A good part of the article focuses specifically on how to manipulate the HMC5883L magnetometer from Honeywell, but a lot of the information can be applied to other makes/brands of compass sensors. They start out discussing in very basic terms how the compass works, then delve into some specifics on how to interface the chip with an Arduino, courtesy of a breakout board that they sell. The breakout board is actually quite simple, so any number of custom iterations could be built for your own testing purposes.
They walk through the use of an HMC5883L-specific Arduino sketch they produced, making it easy for beginners to start getting useful data from the compass units. While a pre-made sketch might seem like a bit of a cop out, it at least gives the curious/motivated beginner a chance to look at some completed code in order to see how things work.
If you are interested in cutting your teeth on some additional beginner concepts, check out these other how-to articles and tutorials.
Microcontrollers are digital devices at heart. They can do fancy things like convert analog signals into a digital value but going the other direction is a bit tougher. Pulse-Width Modulation is used to approximate an analog output but what you’re actually doing is turning the operating voltage on and off very quickly to achieve an average value somewhere in between. This is the method most commonly used to dim an LED. But generating a smooth voltage in this way takes just a few more parts.
[Scott Daniels] spent some time discussing the process of smoothing a PWM output by using a low pass filter. This is a compilation of digital and analog circuitry to produce a smoother signal than PWM can achieve on its own. As you can see above, the low pass filter is made up of one resistor and one capacitor. The theory is not hard to understand, and with [Scott’s] help you’ll become much more comfortable with choosing the component values for you own filters. His examples center around an Arduino using the analogWrite() function but the techniques can be applied universally.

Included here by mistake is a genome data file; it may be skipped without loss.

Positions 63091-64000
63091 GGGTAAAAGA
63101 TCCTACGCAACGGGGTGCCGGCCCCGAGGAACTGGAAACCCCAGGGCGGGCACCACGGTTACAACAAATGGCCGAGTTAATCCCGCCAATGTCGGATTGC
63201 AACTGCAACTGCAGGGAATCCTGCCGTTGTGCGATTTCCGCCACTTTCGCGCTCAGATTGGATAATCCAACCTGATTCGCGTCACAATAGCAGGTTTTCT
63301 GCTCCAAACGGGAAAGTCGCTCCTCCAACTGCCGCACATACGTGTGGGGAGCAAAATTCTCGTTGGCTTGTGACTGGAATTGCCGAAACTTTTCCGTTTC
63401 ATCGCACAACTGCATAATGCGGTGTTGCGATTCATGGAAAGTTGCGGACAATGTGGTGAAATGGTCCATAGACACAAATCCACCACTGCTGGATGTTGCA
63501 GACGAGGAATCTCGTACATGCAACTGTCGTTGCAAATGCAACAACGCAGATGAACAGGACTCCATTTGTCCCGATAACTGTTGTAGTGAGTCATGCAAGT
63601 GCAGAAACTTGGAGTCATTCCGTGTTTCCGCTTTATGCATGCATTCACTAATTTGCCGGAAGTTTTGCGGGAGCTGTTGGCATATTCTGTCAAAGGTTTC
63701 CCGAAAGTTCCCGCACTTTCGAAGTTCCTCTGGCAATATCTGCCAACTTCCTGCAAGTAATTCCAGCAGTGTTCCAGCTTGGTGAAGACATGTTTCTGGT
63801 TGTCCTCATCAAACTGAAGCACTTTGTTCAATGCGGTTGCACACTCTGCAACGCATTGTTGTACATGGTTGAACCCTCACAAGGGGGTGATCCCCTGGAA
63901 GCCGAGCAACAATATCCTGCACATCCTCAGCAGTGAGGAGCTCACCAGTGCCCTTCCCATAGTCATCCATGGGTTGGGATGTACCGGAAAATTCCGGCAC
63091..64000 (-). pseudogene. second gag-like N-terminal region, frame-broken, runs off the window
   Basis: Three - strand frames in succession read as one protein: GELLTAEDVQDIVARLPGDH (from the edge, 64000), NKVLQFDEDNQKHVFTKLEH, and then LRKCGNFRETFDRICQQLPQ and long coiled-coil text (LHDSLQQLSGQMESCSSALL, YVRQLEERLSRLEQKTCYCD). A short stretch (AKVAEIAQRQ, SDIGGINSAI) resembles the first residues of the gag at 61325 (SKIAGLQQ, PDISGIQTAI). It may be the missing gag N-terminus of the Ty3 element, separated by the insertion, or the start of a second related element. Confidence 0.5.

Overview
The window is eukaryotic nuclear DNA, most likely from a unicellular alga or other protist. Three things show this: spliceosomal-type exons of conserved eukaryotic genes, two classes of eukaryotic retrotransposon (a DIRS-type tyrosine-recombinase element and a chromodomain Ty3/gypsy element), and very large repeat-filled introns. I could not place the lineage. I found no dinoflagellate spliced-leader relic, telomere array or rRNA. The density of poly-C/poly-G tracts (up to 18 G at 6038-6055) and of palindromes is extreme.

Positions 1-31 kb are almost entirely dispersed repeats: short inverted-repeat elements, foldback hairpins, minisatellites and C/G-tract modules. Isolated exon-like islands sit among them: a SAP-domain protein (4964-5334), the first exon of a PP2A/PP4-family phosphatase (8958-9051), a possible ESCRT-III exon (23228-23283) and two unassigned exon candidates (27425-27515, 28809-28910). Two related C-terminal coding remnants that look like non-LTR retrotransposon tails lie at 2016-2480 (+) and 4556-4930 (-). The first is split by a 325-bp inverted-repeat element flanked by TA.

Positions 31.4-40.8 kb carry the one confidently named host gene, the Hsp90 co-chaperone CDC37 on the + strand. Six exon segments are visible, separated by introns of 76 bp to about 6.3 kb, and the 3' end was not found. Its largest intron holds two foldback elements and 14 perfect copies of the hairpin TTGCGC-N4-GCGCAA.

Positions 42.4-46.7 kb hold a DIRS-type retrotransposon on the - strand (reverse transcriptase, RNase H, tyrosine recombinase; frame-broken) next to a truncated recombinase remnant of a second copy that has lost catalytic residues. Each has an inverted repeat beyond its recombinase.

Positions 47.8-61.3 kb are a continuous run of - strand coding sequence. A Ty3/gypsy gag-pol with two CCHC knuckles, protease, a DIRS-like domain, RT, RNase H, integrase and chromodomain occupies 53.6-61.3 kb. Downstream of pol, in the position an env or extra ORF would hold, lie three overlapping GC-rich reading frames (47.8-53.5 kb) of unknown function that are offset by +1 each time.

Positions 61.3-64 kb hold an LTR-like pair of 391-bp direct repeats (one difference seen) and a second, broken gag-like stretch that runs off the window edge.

Need to switch something on or off using a microcontroller? Using a transistor is one of the best ways to do this, but how exactly do you design properly for transistor switching? [Ben Krasnow] put together a tutorial in which he does an excellent job of explaining the ins and outs of designing transistor control circuits.
We’ve embedded his twenty-minute video after the break. In it he talks about the use of transistors, the difference between NPN and PNP transistors, and the design specifics you need to know when working with them. We think that beginners will find [Ben’s] demonstration of how to calculates Hfe, which is the base current necessary to fully switch the transistor. If this is gibberish to you, have no fear. [Ben’s] instruction is clear and easily understandable.
The one thing we missed in the video is clarification about base current protection for PNP transistors. [Ben] mentions that there’s no easy circuitry that can be used on the base of a PNP to regulate flow from the emitter to the base, but he doesn’t elaborate. Otherwise, it’s everything we could have wanted on the topic.
Continue reading “Beginner Concepts: Designing transistor control circuits”
Adafruit has a new LED tutorial for people wanting to get started with electronics. It is full of useful diagrams, pictures, and quizzes to help make sure you are understanding the concepts. This is the real basic stuff here: LEDs, resistors, and the laws from Kirchhoff, and Ohm. It starts out explaining the parts of an LED. Then variations of LEDs: illumination versus indication, clear versus diffused, brightness, color, and size. The mass of the tutorial covers how and why an LED’s brightness can be changed by a resistor and why a resistor is needed to keep an LED from burning out. Such as how Kirchhoff’s Voltage Law works with Ohm’s Law to help you determine the proper resistor for an LED. If you found useful the other beginner concepts posts about Analog Circuits and Electronics basics from the Giz, you should find this tutorial to be useful.